JEL codes: D43; D83
Keywords: Price discrimination; Search; Promotions; Coupons

Abstract: This paper presents a price discrimination model of price promotions. The distinguishing feature of our model is the explicit distinction between regular and promotional prices: Regular prices are chosen first, the promotional prices. Further, while regular prices are always available to everyone, promotional prices are only available when offered, and only to those who search for them. We show that even a monopolist will offer random promotions under these circumstances. Furthermore, as search costs increase, the frequency and depth of promotions increase. With competition for the promotion-oriented consumers, the seller becomes more aggressive in his promotional policies, even more so as search costs increase. The high reservation price consumers, however, end up worse off with competition.

Chen, Zhiqi and Ross, Thomas W.

"Refusals to deal and orders to supply in competitive markets"

JEL codes: L42; L41; K21
Keywords: Refusals to deal; Tying; Aftermarkets; Warranties

Abstract: A number of recent antitrust cases in North America and Europe have involved allegations that manufacturers of durable products have refused to supply parts to independent service organizations, apparently to monopolize the market for repairs of their products. This paper analyzes such refusals in a competitive market and connected aftermarket. In this model, the refusals helps to support higher prices for high intensity-high value users; however, these higher charges permit the recovery of higher costs incurred during an initial warranty period. Since full prices equal full marginal costs in equilibrium the refusals permit the attainment of a first-best outcome and an attempt by antitrust authorities to force supply will be welfare-reducing.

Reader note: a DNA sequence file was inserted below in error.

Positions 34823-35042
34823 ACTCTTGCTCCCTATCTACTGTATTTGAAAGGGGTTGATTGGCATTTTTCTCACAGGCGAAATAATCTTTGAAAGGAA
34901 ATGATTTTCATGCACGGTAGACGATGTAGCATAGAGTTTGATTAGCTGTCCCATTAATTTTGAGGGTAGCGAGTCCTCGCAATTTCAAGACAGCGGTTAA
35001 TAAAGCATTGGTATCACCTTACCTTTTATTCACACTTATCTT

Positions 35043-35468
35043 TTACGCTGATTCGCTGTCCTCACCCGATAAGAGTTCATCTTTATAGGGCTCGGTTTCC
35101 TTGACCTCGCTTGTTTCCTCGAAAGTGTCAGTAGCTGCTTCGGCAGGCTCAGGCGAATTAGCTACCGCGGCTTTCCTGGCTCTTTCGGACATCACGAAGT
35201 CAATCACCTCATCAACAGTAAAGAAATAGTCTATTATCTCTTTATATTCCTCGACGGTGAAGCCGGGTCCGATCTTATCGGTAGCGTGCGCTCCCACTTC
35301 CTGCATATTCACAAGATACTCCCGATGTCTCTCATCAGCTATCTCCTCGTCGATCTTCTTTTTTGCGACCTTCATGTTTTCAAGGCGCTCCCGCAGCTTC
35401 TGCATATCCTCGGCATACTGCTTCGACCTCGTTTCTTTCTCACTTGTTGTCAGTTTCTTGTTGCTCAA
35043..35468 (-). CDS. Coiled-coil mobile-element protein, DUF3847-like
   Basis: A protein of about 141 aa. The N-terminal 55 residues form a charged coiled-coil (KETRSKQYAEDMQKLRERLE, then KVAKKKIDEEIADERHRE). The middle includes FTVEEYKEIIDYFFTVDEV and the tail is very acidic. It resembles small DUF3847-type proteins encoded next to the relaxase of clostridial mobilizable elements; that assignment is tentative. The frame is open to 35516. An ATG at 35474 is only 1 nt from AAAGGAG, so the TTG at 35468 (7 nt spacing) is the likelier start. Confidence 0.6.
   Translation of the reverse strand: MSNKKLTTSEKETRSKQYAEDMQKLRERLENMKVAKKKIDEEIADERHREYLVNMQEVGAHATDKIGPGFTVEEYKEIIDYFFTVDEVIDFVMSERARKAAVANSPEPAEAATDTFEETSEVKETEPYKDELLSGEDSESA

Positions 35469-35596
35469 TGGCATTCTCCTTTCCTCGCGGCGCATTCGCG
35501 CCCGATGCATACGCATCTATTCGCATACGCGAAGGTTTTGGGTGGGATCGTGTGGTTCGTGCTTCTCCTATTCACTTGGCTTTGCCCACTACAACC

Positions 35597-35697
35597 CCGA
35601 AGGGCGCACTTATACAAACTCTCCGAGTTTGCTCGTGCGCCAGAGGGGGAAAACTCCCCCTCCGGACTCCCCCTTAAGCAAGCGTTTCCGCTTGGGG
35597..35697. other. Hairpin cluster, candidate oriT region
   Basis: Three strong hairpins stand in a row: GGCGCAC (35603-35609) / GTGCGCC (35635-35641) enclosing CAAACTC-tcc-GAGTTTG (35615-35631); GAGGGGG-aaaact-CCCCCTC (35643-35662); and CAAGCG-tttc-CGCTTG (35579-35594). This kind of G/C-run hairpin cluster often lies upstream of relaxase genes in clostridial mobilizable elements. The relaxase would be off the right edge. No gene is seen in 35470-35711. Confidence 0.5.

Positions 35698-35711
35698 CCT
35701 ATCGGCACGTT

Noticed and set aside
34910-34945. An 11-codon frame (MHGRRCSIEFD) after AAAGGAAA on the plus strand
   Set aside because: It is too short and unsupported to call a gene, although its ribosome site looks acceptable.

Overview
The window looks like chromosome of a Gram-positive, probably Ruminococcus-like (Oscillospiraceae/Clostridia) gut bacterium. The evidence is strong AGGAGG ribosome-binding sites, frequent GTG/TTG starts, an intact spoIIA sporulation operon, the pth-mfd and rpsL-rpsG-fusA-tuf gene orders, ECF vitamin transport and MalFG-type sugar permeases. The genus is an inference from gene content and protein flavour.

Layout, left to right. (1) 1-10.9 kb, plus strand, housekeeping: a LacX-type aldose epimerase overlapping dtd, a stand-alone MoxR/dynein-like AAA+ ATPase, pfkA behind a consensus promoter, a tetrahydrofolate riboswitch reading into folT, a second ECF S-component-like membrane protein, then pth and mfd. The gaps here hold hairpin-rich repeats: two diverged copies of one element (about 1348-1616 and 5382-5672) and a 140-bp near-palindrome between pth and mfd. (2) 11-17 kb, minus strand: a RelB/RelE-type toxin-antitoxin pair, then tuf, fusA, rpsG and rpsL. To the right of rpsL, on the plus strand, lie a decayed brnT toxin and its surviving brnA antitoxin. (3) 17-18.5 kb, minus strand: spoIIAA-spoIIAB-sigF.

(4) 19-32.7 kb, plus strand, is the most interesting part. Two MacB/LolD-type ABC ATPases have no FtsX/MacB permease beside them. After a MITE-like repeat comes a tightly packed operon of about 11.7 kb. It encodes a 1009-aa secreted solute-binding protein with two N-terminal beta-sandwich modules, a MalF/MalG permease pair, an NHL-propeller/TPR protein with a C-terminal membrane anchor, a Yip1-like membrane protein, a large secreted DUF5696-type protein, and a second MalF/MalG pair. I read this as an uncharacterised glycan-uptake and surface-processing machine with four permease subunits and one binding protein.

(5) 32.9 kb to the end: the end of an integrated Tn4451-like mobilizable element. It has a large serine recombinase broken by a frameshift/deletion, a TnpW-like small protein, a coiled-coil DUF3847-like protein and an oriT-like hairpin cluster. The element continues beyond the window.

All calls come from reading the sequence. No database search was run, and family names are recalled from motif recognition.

Wright, Donald T.

"Optimal patent breadth and length with costly imitation"

JEL codes: O34
Keywords: Patents; Imitation

Abstract: Patent breadth is defined using the number of potential entrants which enter an industry. It is shown that optimal patent design may be broad and short-lived or narrow and infinitely-lived depending in the market structure assumed and the properties of the demand function. In the presence of costly imitation and endogenous entry it is shown that optimal patent design may be either broad, narrow, or of intermediate breadth depending on the properties of the aggregate imitation cost function.

Waehrer, Keith

"Asymmetric private values auctions with application to joint bidding and mergers"

JEL codes: D44, L40
Keywords: auction, bidding, mergers

Abstract: Much of the theoretical auction literature assumes that there are no observable differences between the bidders of an auction. I present an asymmetric auction model where the distribution of a bidder's value depends on some commonly observed characteristics. The model is applied to joint bidding and mergers in auction markets. The results provide additional evidence that first-price auctions are less susceptible to the acquisition and exercise of market power than open auctions.